Last Thursday I arrived at the Alamo Quarry Starbucks, intent on getting my calculus homework out of the way. To the dismay of both me and my dead computer, every seat adjacent to an outlet had been taken. I reluctantly forked over the price of a venti iced coffee and sat at a high table, limited to busywork that didn’t require a computer. After about 45 minutes, one woman packed up her things and left, leaving a coveted empty seat next to an outlet. With glee I flopped into it, a deserved reward for my patience. In the following two hours I completed my calculus homework and even got a jump start on an essay for my First-Year Experience. In all of this time, however, I had only ordered a single coffee. I felt somewhat guilty for not being a better patron of the establishment, but as a college student on a budget I had no intention of ordering a second overpriced coffee.

In an attempt to validate these concerns, I called coffee shops around the area. The first store to pick up was Local Coffee in the Pearl, and the barista on the other end introduced himself as Kyle. To my surprise, Kyle reassured me that Local loves students who come and work for however long they need. Having used Local Coffee to get work done before, I was relieved that my long visits were not viewed by the employees as nuisances. Knowledgeable Kyle, sympathetic of students everywhere, even explained to me the philosophy of an urban sociologist named Ray Oldenburg and his study of  “third places.” He described them as “homes away from home,” where the community can come together and enjoy each other’s company. To all Trinity students who might feel guilty about claiming a spot next to the charging stations at Local for hours on end, Kyle wants you to know that he hopes his third place is warm and welcoming.

My conversation with Kyle drove me to seek out more information about the idea of a “third place.” On the Project for Public Spaces’ website, I found the following quote that I felt accurately reflected Kyle’s sentiment: “The character of a third place is determined most of all by its regular clientele and is marked by a playful mood, which contrasts with people’s more serious involvement in other spheres. Though a radically different kind of setting for a home, the third place is remarkably similar to a good home in the psychological comfort and support that it extends … They are the heart of a community’s social vitality, the grassroots of democracy, but sadly, they constitute a diminishing aspect of the American social landscape.”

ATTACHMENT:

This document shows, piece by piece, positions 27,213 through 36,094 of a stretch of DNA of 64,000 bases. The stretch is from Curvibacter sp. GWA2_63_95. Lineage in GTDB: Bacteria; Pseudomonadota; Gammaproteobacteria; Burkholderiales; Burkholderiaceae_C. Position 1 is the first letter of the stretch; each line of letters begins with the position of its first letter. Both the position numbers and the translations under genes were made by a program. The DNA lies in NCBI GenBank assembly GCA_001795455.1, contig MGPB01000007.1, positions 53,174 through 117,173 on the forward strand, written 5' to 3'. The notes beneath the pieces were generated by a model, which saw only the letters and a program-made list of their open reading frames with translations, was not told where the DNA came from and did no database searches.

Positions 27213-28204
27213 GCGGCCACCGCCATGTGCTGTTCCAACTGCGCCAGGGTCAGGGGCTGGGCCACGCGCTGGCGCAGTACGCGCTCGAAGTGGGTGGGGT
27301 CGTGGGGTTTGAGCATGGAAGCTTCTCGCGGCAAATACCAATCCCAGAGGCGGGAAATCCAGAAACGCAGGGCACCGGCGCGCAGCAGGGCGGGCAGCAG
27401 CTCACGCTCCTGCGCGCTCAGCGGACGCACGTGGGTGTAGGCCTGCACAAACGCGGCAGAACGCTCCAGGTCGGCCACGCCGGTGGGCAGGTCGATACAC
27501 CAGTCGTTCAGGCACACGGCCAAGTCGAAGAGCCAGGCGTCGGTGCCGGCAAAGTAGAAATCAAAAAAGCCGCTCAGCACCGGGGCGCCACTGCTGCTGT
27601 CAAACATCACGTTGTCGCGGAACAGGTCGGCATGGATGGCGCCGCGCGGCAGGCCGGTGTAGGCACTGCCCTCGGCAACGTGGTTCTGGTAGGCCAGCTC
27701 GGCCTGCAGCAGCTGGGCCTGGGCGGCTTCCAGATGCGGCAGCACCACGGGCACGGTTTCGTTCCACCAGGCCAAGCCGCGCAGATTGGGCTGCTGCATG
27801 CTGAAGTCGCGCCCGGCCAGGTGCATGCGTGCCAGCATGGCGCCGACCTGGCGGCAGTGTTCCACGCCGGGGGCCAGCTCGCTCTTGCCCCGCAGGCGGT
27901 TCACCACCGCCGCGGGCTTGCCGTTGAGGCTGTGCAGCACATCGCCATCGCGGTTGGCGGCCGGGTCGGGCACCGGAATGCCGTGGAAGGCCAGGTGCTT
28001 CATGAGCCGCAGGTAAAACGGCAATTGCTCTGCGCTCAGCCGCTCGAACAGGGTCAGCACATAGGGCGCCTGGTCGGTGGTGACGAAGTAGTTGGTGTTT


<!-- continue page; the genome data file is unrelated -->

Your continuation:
The best part about this definition is the room for flexibility in its interpretation. Everyone reading up to this point probably has their own third place in mind already, a place bound to be different from that of everyone else. Whether your third place is as close as a corner in Coates Library or as far as the local coffee shop in my hometown of Lowell, Massachusetts, you can find all of the psychological comforts of home within it. So the next time you feel that all too familiar urge to get out of your dorm room, seek out somewhere that offers you the ability to focus comfortably. Personally, I recommend Rosella Coffee Company. The cozy atmosphere and proximity to campus make it a personal haven where I can comfortably construct tense thesis statements and evaluate complicated integrals. Plus, I can order a bottomless coffee — for $3.03 with tax — and eliminate all guilt of using an outlet at length with an empty cup.

Regardless of the sanctity of your optimal third place, I encourage you to share your findings. As a first-year who came here from out of state, all of my knowledge about local hotspots has come from other Tigers. Without all of the varying suggestions from students about the best places to hunker down and work, I fear that I could have been doomed to study in my dorm room.

So please do your part in saving the fate of a classmate’s paper by informing them about your favorite third places. You could be the key to rescuing someone from cabin fever, all with a little help from a local barista like Kyle.